I think the reason he got 3 years was he spat in the face of the investigators and prosecutors, after he re-offended doing the same stuff he was arrested for months prior. Anyway, as others have said he likely won’t do the whole 3 years. Aspergers, autism or no, I think when people repeatedly show themselves to be a threat to the safety of others they need to be set apart from society. Whether that means jail or something slightly less harsh is not really my area of expertise.

    2. K.N.

      Agree. The first time the police picked him up should have been a deterrent, but he could have cared less as he went right back at it. It seems like a light sentence to me.

      As far as his age–there was a guy a couple years older than myself when I was in high school. He came from a family that was a little rough around the edges, but he was not a trouble maker or a bully. Over the summer after his graduation, he decided to go on a road trip with a buddy. For some reason they had at least one gun in their possession and got the idea that they could get away with an armed robbery, during which the guy that went to my school was shot and killed by police.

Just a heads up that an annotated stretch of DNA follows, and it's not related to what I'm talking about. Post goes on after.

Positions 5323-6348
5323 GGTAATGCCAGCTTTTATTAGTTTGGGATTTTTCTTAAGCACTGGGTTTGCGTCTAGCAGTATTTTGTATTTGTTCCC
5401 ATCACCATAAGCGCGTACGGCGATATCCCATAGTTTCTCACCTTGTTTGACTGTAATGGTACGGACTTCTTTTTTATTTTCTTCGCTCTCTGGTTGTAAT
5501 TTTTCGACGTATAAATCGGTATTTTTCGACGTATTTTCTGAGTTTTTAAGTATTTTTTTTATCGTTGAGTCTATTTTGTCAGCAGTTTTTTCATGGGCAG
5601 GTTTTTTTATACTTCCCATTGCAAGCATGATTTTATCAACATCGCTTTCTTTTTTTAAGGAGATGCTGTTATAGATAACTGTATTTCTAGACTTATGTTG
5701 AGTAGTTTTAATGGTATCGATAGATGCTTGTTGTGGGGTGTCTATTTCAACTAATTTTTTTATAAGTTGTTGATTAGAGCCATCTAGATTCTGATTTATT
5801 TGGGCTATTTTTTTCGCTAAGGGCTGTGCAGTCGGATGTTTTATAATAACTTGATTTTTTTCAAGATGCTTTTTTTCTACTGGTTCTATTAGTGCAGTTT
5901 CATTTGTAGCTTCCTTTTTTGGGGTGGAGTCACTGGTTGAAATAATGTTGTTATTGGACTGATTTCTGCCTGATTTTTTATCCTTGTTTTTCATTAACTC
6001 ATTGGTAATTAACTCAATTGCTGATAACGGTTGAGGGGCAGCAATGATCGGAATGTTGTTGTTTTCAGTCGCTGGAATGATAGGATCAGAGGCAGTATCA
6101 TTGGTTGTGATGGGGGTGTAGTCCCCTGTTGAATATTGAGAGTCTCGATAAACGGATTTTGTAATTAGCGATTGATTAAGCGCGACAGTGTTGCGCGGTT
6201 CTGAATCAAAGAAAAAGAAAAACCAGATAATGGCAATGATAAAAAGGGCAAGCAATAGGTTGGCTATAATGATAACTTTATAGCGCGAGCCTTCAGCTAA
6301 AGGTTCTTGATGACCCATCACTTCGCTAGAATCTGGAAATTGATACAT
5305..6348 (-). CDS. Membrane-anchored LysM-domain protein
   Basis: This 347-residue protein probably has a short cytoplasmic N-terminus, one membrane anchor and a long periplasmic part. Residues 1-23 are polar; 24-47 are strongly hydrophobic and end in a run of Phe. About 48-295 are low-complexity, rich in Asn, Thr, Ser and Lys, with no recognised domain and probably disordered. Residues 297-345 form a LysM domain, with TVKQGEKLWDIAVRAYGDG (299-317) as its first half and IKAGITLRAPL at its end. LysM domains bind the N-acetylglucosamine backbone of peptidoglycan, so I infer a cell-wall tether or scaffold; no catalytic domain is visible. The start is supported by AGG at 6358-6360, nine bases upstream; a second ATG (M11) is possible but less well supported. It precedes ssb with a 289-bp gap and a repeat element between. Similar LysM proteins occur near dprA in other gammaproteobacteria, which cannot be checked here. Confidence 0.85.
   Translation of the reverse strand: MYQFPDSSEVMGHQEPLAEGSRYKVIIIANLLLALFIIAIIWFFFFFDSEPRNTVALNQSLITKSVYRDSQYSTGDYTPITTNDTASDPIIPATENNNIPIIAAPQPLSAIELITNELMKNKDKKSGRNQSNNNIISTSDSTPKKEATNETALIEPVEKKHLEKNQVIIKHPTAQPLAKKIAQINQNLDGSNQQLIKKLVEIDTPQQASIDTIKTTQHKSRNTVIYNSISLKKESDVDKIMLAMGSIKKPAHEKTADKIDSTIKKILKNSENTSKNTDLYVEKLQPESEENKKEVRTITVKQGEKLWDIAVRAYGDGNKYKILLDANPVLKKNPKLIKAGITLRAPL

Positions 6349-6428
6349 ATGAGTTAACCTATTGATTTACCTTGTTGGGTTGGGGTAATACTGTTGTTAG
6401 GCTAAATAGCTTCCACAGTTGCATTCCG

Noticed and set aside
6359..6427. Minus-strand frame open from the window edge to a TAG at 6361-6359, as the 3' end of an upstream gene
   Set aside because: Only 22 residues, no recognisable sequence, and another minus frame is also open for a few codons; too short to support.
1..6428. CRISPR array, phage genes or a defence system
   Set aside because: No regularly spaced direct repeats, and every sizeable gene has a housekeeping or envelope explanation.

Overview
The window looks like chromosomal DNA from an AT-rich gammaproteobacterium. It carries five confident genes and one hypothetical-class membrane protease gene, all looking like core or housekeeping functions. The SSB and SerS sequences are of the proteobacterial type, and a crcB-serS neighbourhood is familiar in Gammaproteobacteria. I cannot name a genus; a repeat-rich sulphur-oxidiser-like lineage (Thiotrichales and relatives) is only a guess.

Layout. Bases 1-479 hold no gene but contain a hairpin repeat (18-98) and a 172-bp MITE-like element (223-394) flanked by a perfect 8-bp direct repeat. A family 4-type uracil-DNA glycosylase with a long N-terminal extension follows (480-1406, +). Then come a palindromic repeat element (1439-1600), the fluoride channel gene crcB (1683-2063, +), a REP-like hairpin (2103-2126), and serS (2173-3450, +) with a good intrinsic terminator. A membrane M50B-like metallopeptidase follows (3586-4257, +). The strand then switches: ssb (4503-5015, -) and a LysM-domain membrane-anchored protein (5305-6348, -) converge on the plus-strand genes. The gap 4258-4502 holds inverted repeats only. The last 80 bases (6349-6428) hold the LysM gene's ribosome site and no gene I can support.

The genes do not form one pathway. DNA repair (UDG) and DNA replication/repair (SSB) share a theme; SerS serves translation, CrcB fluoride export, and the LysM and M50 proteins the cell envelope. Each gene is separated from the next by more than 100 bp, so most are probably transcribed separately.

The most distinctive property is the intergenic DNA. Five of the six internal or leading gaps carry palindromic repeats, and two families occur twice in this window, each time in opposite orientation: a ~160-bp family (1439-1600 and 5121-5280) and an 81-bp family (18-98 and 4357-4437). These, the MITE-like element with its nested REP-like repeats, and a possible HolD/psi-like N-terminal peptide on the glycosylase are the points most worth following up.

The moral of the story–19 years old is plenty old enough to cause serious trouble and a 3 year jail sentence for the things that guy was doing is not harsh. He is a young adult. Sometimes you only get one shot at stupid. Hopefully he the jail time convinces him of the seriousness of his bad behavior. And hopefully his apprehension leads the authorities to others he was associated with.

  6. Jim

    Good write-up. Like usual.
    Asperger’s dosent mean irresponsible, or uncontrollable. Just overloaded with inputs. Many are responsible citizens. Under a autocontrol. And it’s a very loose definition of I want attention and will do whatever I want. Hopefully, the jails in England will help him control his outbursts and teach him a useful outlet, like bull milking, for a new outlet.

  7. George G

    A couple of quotes from those who commented before me.

    “Duke-Cohan was a lonely boy who was friendless at school and frequently bullied by peers”. Aspergers, autism, psychologically abusive father, etc.

    “However, to say this is an excuse for what you have done is an insult to the many thousands of suffers who lead law-abiding lives. ”

    Well said.

  8. Nick

    Great Article. Yes, like the others have stated, No condition is an excuse to commit a crime. People. he committed a crime. just because it involves 0’s and 1’s at the root level does not make this any less of a crime.